Long-Term Memories Form in Toddlerhood

Study finds babies can remember tasks in second year

WEDNESDAY, Oct. 30, 2002 (HealthDayNews) -- Babies develop remarkable long-term memories for certain tasks in their second year of life, new research shows.

Experts have known for some time that 6-month-old babies have good short-term memories. If you hide a ball under a box in front of them, chances are good they will pick up the box to find the ball.

Now researchers have found that if a 17-month-old is shown how to do something and given a short time to practice it, he or she will remember what to do a long (in the life of a child) four months later. This is something that a 9-month-old infant is as yet unable to do.

"The brain is still growing in the first few years of life," explains Jerome Kagan, a research professor of psychology at Harvard University and co-author of a study appearing in tomorrow's issue of Nature.

What is new is that "this was long exposure, then they imitated the act and remembered it four months later instead of 40 seconds [later]," as with other research, Kagan says.

The study started with 12 children in each different age group: 9 months old, 17 months old and 24 months of age. The researchers spent about 30 minutes with each child, showing them tasks, such as cleaning a table with a paper towel and then disposing of the towel in the trash. Verbal cues -- such as the announcement of "Clean-up time!" -- were also given. The child was then allowed to repeat the task. While the older groups of children had three tasks shown to them four times, and then two opportunities to repeat each task, the 9-month-olds were shown how to perform the tasks six times, in consideration of their young age.

The children were not exposed to those activities shown to them for the experiment for four months.

At follow-up, all but five of the original 36 children participated. When being re-tested, they were given props for each task they originally witnessed, such as a paper towel and table, and researchers repeated the verbal cue: "Clean-up time!"

While the now 21-month-old and 28 month-old babies knew what to do, the 13-month-olds did not.

Six children, matched for age, were given the same props and cues without ever having been shown how to perform the tasks, to prove that the older infants did not perform well by chance.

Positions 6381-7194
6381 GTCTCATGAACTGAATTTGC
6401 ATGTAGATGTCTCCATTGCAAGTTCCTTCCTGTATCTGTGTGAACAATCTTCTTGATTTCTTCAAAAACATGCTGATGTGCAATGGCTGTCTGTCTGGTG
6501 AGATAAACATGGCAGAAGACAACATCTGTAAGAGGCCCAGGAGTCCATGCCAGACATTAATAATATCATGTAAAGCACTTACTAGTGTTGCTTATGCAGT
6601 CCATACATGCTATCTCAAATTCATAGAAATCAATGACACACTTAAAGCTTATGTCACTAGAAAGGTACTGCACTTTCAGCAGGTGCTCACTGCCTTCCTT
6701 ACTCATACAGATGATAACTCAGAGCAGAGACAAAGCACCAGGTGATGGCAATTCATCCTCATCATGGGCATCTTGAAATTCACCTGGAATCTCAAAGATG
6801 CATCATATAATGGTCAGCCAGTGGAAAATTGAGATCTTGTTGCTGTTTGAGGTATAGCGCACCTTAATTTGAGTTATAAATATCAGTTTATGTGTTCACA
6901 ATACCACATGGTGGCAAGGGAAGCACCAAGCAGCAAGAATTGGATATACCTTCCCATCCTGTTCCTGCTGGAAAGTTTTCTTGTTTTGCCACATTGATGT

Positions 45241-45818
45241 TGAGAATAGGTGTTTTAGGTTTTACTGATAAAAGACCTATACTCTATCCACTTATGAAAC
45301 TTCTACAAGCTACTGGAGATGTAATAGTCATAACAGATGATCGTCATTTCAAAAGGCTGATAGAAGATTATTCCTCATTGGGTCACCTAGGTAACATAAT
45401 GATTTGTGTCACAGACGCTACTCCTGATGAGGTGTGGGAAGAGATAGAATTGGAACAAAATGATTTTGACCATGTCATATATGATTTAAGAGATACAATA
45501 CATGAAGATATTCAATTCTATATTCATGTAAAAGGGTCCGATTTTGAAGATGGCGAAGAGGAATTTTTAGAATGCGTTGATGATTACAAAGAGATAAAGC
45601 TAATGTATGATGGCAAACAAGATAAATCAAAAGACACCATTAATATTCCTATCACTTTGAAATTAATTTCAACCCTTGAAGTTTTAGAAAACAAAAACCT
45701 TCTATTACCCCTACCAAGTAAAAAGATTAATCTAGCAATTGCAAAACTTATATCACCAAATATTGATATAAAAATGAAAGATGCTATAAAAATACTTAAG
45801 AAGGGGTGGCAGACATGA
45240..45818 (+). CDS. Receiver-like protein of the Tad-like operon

The researchers admit that the failure of the smallest youngsters to perform the tasks at follow-up could be due to their never having registered what happened in the first place. "We can't tell whether the 9-month-olds who did poorly didn't look carefully at the acts or couldn't retrieve it," Kagan says. But she adds, "I think it's the retrieval."

Conor Liston, the primary author of the paper who is now a medical student at Cornell University, adds that while this study shows how infants do with imitation activities, other types of memories, such as that of recalling a face, might work differently. "It is likely that face recognition taps neural structures and cognitive processes that are distinct from those required for deferred imitation. Our finding that 13-month-olds cannot recall events that occurred at nine months does not preclude the possibility that children at that age can recognize their grandparents."

Anthony DeCasper, interim head of the psychology department at the University of North Carolina, Greensboro, thinks the study is interesting. "It clearly shows that 21-month and 28-month-old babies remember over that [four-month] period. Thirteen-month-olds don't appear to have long-term memory of four months.

"But we don't know why they don't," he adds.

While the study authors hypothesize that certain parts of the frontal lobe of the brain are not yet fully developed at that age, DeCasper isn't so sure: "It may or may not be due to the hippocampus."

He says young babies may not understand what the researchers were saying or "maybe the 28-month-olds have much more experience in imitating adults and they find the task easier."

One thing we do know, he notes: "Memory gets better the older you get."

What To Do

Those interested in the memories of babies can visit the University of North Carolina at Chapel Hill. You could also read this piece from the American Psychological Association.

SOURCES: Jerome Kagan, Ph.D., research professor, psychology, Harvard Medical School, Boston; Conor Liston, M.D./Ph.D. student, Cornell Medical School and Rockefeller University, New York City; Anthony DeCasper, Ph.D., interim head, psychology, University of North Carolina, Greensboro; Oct. 31, 2002, Nature
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